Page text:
Janelle Monae Talks 'Electric Lady' Origins & Prince Collaboration

Marc Baptiste

Janelle Monae

Janelle Monáe says a series of paintings she made on tour gave birth to the concept for her forthcoming second studio album, "The Electric Lady."

"I would paint and I would sing at the same time, and every night I painted this female silhouette... for like three, four months in a row," Monáe told Billboard during a recent "listening experience" stop to preview the album in suburban Detroit. 

"I didn't understand back then why I was doing it, so I went home to Atlanta, Georgia, and I talked to my therapist and she said, 'You know what? You should probably name the series... And I was like, 'OK,' so I tried to come up with all these words, all the adjectives to describe the paintings... and the words that come to my ear were 'The Electric Lady,' and I started to think of a world where there were more electric ladies, there was a new breed of women. I was wanting to do something that could be empowering to women... What I wanted to do was create an album that deals with this concept of the Electric Lady and a world where these electric ladies were realizing their super powers and doing self-realization into self-actualization and nurturing the community through their gifts and their unique perspectives on life. That was the thing it really center around, this whole concept of the Electric Lady."

Monáe added that even though she didn't want to repeat what she'd done on 2010's "The ArchAndroid," "The Electric Lady" -- which was co-executive produced by Sean "Diddy" Combs and OutKast's Big Boi -- is still connected to its predecessor.

"Science fiction is still very much a tool that I used," Monáe confirmed. "This still deals with Cindy Maywether, and she is the Electric Lady No. 1. A lot of this serves as a dual purpose of her life and mine combined throughout the album. I didn't quite know where I wanted to go in the story, so this is like the prequel to 'The ArchAndroid,' if you will."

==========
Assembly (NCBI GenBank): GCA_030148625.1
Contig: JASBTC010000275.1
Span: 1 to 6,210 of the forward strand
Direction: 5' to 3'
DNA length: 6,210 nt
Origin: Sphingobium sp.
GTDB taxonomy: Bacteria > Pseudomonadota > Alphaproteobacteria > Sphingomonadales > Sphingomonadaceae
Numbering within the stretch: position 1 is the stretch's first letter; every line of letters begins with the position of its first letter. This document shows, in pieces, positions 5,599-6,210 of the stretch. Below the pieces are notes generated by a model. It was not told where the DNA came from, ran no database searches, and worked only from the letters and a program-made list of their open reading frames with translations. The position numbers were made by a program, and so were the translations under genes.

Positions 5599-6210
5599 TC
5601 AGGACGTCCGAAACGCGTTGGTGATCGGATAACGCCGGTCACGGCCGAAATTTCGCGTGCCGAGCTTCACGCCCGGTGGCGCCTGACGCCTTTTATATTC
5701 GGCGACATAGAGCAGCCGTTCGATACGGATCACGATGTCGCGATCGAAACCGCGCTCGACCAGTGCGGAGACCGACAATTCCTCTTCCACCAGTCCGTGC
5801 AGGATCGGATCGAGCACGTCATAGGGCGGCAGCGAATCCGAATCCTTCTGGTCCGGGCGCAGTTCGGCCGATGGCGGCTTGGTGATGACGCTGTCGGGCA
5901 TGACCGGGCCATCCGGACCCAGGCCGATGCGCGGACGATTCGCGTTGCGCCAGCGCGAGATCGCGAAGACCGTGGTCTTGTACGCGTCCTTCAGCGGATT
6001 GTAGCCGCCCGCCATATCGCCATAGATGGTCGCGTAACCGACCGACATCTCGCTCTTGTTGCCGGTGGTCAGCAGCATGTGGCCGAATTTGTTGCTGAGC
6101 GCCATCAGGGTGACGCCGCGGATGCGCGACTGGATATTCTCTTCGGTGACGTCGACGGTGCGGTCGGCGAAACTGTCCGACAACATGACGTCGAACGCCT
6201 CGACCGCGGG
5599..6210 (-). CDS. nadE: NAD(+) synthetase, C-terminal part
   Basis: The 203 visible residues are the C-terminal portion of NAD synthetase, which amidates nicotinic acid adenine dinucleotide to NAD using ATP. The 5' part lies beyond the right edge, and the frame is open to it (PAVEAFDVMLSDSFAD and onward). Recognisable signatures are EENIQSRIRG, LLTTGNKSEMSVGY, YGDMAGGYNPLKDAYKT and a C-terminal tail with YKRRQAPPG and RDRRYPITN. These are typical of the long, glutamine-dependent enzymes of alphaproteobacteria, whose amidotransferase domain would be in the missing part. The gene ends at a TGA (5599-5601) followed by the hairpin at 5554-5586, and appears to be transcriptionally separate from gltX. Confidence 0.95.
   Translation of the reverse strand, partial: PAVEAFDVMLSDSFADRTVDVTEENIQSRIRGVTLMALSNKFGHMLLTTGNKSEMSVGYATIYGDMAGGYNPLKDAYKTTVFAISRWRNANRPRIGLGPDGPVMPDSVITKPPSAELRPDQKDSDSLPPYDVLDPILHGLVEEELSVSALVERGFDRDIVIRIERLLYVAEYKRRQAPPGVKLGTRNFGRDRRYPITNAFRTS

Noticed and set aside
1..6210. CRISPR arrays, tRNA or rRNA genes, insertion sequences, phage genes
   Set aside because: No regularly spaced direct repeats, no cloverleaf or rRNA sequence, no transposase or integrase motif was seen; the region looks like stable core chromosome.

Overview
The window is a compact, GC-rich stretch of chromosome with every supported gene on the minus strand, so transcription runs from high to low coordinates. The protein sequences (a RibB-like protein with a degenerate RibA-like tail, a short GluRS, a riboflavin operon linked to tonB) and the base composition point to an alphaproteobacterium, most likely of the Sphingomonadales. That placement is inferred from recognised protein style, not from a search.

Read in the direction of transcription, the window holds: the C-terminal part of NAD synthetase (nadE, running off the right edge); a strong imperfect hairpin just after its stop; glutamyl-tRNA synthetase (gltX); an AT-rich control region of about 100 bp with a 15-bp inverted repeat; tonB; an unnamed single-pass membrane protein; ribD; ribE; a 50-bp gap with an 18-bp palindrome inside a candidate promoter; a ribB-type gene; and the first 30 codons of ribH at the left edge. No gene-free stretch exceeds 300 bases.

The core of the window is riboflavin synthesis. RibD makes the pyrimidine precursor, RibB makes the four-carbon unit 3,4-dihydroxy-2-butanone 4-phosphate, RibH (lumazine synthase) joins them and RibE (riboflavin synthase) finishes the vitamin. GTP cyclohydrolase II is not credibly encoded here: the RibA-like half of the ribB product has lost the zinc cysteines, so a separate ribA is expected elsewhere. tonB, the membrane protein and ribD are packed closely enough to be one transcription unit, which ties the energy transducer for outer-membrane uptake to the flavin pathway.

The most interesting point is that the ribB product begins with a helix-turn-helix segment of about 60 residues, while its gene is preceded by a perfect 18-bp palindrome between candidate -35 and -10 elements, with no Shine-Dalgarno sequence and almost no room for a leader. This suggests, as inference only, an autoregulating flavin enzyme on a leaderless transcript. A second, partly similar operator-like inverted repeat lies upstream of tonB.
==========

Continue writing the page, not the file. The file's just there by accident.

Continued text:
"The Electric Lady," which comes out Sept. 10, features collaborations with Prince, Erykah Badu, Solange Knowles, Miguel and Esperanza Spalding.

"Musically I wanted to create an album that was rooted in R&B but make sure I was capturing the diversity in R&B music," she explained. "I was inspired by Bo Diddley, who inspired the Beatles, the Rolling Stones, Jimi Hendrix, Elvis (Presley). This was the leader, the pioneer of R&B. (The track) 'Dance Apocalyptic' was very much a response to being inspired by him."

Having Prince on "Givin' 'Em What They Love," meanwhile, "was an honor. He's been so excited about my career, and I don't take that for granted. He's a mentor to me -- he does take the time to mentor other artists, not just myself. So he took me on tour with him. It was very organic for us to work together, but I know he does not collaborate with everybody that he performs with, and I don't take that for granted. And I got the opportunity to produce him, so to present the ideas and see it through, I was just honored that he trusted me."

Monáe performs at the iTunes Festival on Sept. 14 in London and is gearing up for the start of her North American tour on Oct. 13 in Philadelphia. She has dates currently booked into late November.

"Performing is one of my first loves; I was actually performing before I was writing my own music," Monae said. "We pretty much keep our responsibility to creating a quality performance and making sure that it's spontaneous, that it's impromptu, that it's raw, that it's electrifying and something you'll never forget. So the songs have to translate live on stage... When you get in front of thousands of people and they're all looking and they want to be moved, you've got to have those jams."